"The merchants have sued twice before and they won," (said Chess). "We're going to win. We decided to sue after the last meeting. We're trying to take the high ground here. Every time we try to do that, (City Council President Charlie Mallow) comes in with ... broad, general statements without any basis. We've told our attorey it has to be filed before the next council meeting."

Mallow is then quoted later in the article as saying that "he felt the group was going to sue all along," and he no longer plans to shop at the mall. "Anyone who sues the city is suing me personally, and suing my neighbor and my kids," he tells Beck.

As for the controversy over the mall sign, Chess tells Beck that, in fact, the mall did own the original sign, and the city had promised—though never in writing—to replace it. Further, he says, the city already set aside $20,000 in the budget to do just that.

Given that fact, Chess wants to know why the purchase has now become an issue for council's vote.

City Manager Jason Molino said the matter would not have had to go to vote. But a request made by Councilman Bob Bialkowski for a mall update during last month's meeting seemed to resurrect the sign as a question instead of a done deal.

Those who have kept with our coverage of this issue know that we're pretty clear in thinking that Bialkowski should recuse himself from the upcoming vote on that sign, and yesterday's editorial in the Daily News said the same. Nevertheless, I can't understand the logic here. Why does Bialkowski's request for a "mall update" equate to a resurrection of "the sign as a question instead of a done deal"? Maybe the problem is simply in the wording, I don't know.

Beck then tackles the claim made in one of Mallow's letters to the editor that said the mall merchants "want the taxpayers to put hundreds of thousands of dollars into the mall and then for the city to sell it to them for $1." Chess counters that, claiming that the idea didn't originated with the mall merchants, rather it was raised by the city in negotiations.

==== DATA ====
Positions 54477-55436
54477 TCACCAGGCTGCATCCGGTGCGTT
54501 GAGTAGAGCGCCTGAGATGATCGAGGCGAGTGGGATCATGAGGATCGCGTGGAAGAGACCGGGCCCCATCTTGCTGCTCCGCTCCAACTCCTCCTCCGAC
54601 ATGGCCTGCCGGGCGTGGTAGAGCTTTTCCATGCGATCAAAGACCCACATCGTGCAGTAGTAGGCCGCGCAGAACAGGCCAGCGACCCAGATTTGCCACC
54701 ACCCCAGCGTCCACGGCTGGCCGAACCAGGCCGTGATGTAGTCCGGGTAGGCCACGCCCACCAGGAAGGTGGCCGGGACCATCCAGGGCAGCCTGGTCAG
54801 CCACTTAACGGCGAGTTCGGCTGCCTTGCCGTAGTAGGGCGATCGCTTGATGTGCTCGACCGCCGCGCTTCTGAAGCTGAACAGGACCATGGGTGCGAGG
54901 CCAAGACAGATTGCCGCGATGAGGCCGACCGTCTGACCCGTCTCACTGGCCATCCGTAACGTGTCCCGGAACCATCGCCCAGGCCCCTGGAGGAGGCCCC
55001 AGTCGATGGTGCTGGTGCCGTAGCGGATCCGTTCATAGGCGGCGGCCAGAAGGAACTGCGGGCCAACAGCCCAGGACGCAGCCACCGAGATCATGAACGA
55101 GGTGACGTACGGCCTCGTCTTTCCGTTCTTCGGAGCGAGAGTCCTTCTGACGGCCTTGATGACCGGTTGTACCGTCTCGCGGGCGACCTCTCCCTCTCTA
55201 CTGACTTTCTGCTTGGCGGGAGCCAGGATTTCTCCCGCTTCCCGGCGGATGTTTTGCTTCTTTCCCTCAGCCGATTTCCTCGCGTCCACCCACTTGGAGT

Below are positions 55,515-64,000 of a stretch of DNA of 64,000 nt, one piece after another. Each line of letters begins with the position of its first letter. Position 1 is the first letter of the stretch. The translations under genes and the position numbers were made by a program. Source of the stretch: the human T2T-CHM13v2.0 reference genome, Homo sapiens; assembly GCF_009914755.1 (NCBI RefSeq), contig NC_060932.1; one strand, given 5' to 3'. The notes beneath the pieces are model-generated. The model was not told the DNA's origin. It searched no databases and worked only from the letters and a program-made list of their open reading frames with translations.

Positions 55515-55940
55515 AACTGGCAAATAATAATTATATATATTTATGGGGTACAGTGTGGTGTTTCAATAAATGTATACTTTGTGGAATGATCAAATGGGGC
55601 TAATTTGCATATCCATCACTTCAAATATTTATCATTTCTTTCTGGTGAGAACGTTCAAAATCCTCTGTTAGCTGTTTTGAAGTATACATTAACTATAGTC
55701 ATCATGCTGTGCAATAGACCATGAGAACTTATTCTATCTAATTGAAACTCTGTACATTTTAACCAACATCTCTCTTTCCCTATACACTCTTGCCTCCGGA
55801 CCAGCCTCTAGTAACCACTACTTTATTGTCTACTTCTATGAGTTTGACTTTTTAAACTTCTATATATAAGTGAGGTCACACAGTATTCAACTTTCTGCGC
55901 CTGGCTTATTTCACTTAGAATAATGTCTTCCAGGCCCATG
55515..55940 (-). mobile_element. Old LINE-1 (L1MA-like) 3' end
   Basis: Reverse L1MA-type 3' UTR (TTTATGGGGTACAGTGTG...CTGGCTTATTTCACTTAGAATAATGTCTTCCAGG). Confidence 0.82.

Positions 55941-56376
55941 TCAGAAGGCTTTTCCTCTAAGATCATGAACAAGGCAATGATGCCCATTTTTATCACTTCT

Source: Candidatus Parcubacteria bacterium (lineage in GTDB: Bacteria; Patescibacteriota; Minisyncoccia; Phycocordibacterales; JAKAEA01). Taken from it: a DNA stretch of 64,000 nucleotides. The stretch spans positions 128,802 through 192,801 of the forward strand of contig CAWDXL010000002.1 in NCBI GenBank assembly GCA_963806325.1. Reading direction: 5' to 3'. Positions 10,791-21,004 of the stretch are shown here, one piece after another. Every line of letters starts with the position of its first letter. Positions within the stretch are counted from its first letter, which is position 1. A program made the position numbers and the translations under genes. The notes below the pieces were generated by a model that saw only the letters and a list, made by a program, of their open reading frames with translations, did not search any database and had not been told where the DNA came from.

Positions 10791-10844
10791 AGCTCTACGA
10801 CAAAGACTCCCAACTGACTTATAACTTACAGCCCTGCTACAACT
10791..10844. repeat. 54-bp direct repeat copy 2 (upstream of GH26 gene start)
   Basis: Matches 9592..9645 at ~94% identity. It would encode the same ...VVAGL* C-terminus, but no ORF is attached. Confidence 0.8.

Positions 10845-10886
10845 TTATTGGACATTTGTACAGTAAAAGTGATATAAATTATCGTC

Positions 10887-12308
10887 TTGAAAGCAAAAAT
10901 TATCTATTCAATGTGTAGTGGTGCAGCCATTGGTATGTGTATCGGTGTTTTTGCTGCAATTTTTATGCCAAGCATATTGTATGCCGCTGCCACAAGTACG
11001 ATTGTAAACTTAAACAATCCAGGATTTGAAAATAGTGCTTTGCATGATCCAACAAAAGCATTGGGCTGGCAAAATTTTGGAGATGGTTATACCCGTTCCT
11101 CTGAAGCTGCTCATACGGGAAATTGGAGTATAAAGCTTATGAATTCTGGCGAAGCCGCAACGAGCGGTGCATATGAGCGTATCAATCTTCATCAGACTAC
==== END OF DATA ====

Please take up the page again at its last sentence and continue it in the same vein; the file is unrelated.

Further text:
Molino couldn't confirm or deny that, he said, since the conversation was likely a few years ago.

Who can confirm or deny it? We're trying to find out.

Video: Downtown Batavia, as it once was

By Howard B. Owens

In February, Present Tense Books, hosted a talk by Josh on Patti Pacino centered around old photographs Patti's father either took or collected of old Batavia.

The collection of photos is posted here.

It contains a number of photos related to the destruction of the north side of Main Street to make room for the mall many people, including City Council President Charlie Mallow, call an eyesore.

Here is a video slide show I put together of from those old photos:

I haven't found anybody so far -- long-time resident or not -- who has good things about the mall.  Even Mitchell Chess, president of the Mall Merchant's Association, doesn't come across as a particular fan. With all of the conversation about the mall on The Batavian this week, not a single commenter has come forward to say it should be saved.

In a back-and-forth with Mallow over whether we were hyping his statement that parts of the mall (which, frankly, I too quickly turned into "all of the mall") should be razed, I quipped, "Mr. Mallow, tear down that mall," which was good for some comic relief.

But it can also serve as a rallying cry. 

Not everybody is pleased that there is so much heated discussion over the mall, but sometimes in such discussions a vibrancy can be found for finding new solutions to old problems.

Nobody has a plan yet, and the city and the MMA are spending way too much time on signs, bird poop and whether Bob Bialkowski has a conflict of interest, but the community needs to move beyond these trivial matters and focus on a long-term solution to the eyesore of a mall. 

A good plan will improve downtown, not waste taxpayer money, help the current merchants find new Main Street-facing shops and create jobs.

Mr. Mallow, tear down that mall.


News roundup: Powers calls for education reform

By Philip Anselmo

Congressional hopeful Jon Powers released his "education policy" at a discussion at Main Street Coffee Tuesday afternoon. The Democratic contender for the seat in the 26th District said that college is too expensive, loans are too high and national education standards stifle teachers, according to WBTA's Dan Fischer. Powers calls for reform of No Child Left Behind—though no specifics are given—and wants to lower the interest on federal loans for students from 6.8 percent to 3.4 percent by 2011.